The broader market has mostly drifted this week on a lack of conviction among buyers and sellers. There will be no drifting action at the start of today's trading, however. The S&P futures are up 18 points and are trading 0.6% above fair value. The Nasdaq 100 futures and Dow Jones Industrial Average futures are trading 0.5% and 0.9% above fair value, respectively.
It hasn't been a perfect storm for the bears, but it has been close as far as sentiment-crushing headlines go. To wit:
- JPMorgan Chase (JPM) reported record revenue and net income for the first quarter, easily topping consensus estimates. It is up 2.8% in pre-market trading.
- Chevron (CVX) announced a $33 billion, or $65.00 per share, cash-and-stock acquisition offer for Anadarko Petroleum (APC), which is a 39% premium over APC's closing price on Thursday. That news has energized a host of other energy stocks.
- China reported a reassuring 14.2% year-over-year increase in exports for March and reported an acceleration in new loan activity, which is fostering hope that the worst of its growth slowdown is behind it, notwithstanding the 7.6% year-over-year decline in imports it reported.
That's a pretty good trifecta to drive a risk-on trading vibe, and that is what we have this morning.
Treasuries are weak across the curve; the U.S. Dollar Index is down 0.4%; and the CBOE Volatility Index is down 4.4%, hitting its lowest level (12.45) since last September -- or right about the time the S&P 500 was setting a new all-time high.
With the current standing of the S&P 500 futures, the cash market should race through 2900 at the opening bell. That will be a source of excitement, yet the primary source of interest for a lot of participants will be if the S&P 500 can close above 2900.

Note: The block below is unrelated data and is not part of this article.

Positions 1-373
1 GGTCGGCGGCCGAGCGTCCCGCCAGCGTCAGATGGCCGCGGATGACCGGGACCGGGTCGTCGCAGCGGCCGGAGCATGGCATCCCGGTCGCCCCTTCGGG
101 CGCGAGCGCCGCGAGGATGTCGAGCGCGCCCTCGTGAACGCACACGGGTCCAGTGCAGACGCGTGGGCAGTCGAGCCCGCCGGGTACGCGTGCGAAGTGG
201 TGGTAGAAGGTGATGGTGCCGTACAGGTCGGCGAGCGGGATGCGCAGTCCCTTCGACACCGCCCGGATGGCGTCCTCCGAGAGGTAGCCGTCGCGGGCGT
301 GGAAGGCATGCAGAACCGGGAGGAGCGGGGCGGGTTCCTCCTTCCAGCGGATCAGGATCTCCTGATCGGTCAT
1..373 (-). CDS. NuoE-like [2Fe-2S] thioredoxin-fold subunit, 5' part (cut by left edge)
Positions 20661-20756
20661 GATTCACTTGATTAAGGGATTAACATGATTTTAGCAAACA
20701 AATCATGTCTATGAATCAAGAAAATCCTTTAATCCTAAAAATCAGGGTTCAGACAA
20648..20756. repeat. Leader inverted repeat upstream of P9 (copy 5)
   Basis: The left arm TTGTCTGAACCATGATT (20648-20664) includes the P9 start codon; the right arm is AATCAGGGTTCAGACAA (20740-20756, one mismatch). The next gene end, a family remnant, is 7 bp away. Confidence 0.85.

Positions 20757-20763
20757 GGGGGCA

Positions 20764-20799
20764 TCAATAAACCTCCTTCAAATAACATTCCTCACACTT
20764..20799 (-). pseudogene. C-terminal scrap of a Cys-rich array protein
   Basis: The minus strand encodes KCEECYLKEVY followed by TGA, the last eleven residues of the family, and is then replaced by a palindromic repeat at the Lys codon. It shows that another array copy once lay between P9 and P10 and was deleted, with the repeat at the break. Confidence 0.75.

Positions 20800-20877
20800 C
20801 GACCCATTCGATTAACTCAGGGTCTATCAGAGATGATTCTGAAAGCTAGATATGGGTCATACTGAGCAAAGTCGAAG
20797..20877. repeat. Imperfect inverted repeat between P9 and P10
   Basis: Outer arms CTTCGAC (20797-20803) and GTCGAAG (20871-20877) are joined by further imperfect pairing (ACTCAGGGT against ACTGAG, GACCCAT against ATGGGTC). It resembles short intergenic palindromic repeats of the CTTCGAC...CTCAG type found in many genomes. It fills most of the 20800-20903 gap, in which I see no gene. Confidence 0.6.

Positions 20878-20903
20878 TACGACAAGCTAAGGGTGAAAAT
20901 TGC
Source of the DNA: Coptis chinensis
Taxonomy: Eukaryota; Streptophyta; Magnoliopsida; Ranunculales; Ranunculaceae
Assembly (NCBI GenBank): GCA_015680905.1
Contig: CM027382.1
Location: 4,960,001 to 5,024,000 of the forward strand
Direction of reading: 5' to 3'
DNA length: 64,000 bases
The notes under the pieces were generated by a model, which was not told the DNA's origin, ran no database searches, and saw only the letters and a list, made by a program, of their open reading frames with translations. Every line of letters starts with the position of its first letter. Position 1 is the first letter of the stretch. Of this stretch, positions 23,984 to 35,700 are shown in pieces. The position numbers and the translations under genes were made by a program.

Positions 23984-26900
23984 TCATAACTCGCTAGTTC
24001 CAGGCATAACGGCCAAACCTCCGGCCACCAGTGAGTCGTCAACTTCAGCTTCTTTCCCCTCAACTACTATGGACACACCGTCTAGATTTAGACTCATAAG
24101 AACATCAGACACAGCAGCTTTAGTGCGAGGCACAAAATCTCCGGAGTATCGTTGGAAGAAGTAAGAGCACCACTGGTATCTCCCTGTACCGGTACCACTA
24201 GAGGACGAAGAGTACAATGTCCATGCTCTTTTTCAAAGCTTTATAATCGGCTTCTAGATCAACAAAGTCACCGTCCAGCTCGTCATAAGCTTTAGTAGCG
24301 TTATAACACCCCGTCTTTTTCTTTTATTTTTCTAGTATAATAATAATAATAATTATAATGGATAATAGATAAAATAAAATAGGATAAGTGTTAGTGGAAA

Additionally, participants will be watching to see how JPM, and the financials, hold up today. Aside from JPM, Wells Fargo (WFC) and PNC Financial Services (PNC) also topped consensus EPS estimates; moreover, market rates are headed higher.
The financial sector, then, should have a good day today. If it eventually rolls over, it will be a source of disappointment for the broader market as it will be regarded as a sign that a lot of good news (or hope for good news) has been priced into the market already.
It's fair to say that a lot of good monetary policy news has been priced in already, and the Import-Export Price Indexes for March are unlikely to be seen as extraction points.
Granted the headline figures will command some attention, with import prices up 0.6% month-over-month after increasing an upwardly revised 1.0% in February, and export prices up 0.7% for the second straight month.
The key takeaway from the report, however, is that nonfuel import prices were down 0.8% for the 12 months ending March while non-agricultural export prices were up just 1.0%. In other words, there was no real inflation pressure from a broader standpoint.
The latter report rounded out a week of inflation reports, all of which showed a moderation in core inflation readings on a year-over-year basis and validated the Fed's patient policy stance.